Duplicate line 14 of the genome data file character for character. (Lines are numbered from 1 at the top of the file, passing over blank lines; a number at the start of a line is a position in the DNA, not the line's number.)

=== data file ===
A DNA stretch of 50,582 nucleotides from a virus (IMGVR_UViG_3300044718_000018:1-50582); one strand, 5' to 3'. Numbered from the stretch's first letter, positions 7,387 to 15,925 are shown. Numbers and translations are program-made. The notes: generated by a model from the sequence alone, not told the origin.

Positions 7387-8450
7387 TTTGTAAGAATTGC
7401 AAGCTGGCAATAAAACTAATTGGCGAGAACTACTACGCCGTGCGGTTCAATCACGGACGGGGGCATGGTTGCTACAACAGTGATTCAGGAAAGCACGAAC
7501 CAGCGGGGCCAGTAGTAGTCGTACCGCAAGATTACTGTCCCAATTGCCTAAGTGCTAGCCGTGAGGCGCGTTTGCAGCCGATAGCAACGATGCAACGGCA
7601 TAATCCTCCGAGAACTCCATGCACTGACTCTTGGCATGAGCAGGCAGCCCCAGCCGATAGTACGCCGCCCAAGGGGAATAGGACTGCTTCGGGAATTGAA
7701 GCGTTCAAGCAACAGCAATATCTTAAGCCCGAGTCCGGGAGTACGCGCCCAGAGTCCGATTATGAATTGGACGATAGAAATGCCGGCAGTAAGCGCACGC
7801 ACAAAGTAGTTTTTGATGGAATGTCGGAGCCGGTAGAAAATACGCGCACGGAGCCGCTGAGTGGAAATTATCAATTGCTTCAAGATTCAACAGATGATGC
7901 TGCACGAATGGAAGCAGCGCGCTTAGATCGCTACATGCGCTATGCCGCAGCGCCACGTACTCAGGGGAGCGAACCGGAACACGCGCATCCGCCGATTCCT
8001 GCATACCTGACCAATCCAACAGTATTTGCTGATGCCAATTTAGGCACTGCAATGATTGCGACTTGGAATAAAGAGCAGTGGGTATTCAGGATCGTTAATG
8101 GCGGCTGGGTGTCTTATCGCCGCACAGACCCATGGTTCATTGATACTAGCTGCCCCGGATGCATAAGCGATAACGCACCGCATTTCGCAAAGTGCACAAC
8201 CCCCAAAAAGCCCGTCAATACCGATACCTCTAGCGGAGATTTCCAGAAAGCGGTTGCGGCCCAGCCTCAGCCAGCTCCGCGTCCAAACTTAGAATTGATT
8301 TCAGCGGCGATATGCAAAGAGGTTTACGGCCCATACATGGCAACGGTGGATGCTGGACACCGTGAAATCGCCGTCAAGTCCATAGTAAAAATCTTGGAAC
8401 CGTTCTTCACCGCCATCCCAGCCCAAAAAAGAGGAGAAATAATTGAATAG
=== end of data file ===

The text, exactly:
8401 CGTTCTTCACCGCCATCCCAGCCCAAAAAAGAGGAGAAATAATTGAATAG